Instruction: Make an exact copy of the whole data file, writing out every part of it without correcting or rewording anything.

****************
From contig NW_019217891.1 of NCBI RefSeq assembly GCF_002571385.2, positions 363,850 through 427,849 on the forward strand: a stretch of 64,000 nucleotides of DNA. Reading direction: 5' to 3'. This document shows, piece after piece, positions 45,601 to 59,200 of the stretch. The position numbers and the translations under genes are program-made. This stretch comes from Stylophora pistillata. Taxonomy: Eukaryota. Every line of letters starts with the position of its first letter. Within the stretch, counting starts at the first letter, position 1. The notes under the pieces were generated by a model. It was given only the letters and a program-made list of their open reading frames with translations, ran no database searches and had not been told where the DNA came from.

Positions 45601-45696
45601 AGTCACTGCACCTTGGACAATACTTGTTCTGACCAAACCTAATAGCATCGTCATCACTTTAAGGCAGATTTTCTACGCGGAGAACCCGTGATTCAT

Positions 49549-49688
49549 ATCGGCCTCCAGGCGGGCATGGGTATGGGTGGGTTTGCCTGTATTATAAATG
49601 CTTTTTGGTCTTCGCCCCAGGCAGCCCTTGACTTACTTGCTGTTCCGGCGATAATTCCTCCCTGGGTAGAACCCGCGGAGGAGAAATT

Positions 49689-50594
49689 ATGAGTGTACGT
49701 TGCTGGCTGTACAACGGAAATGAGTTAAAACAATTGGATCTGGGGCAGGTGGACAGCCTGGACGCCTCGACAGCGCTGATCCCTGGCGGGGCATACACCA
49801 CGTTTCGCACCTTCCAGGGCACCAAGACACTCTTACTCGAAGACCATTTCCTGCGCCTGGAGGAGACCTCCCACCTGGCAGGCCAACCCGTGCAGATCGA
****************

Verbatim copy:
From contig NW_019217891.1 of NCBI RefSeq assembly GCF_002571385.2, positions 363,850 through 427,849 on the forward strand: a stretch of 64,000 nucleotides of DNA. Reading direction: 5' to 3'. This document shows, piece after piece, positions 45,601 to 59,200 of the stretch. The position numbers and the translations under genes are program-made. This stretch comes from Stylophora pistillata. Taxonomy: Eukaryota. Every line of letters starts with the position of its first letter. Within the stretch, counting starts at the first letter, position 1. The notes under the pieces were generated by a model. It was given only the letters and a program-made list of their open reading frames with translations, ran no database searches and had not been told where the DNA came from.

Positions 45601-45696
45601 AGTCACTGCACCTTGGACAATACTTGTTCTGACCAAACCTAATAGCATCGTCATCACTTTAAGGCAGATTTTCTACGCGGAGAACCCGTGATTCAT

Positions 49549-49688
49549 ATCGGCCTCCAGGCGGGCATGGGTATGGGTGGGTTTGCCTGTATTATAAATG
49601 CTTTTTGGTCTTCGCCCCAGGCAGCCCTTGACTTACTTGCTGTTCCGGCGATAATTCCTCCCTGGGTAGAACCCGCGGAGGAGAAATT

Positions 49689-50594
49689 ATGAGTGTACGT
49701 TGCTGGCTGTACAACGGAAATGAGTTAAAACAATTGGATCTGGGGCAGGTGGACAGCCTGGACGCCTCGACAGCGCTGATCCCTGGCGGGGCATACACCA
49801 CGTTTCGCACCTTCCAGGGCACCAAGACACTCTTACTCGAAGACCATTTCCTGCGCCTGGAGGAGACCTCCCACCTGGCAGGCCAACCCGTGCAGATCGA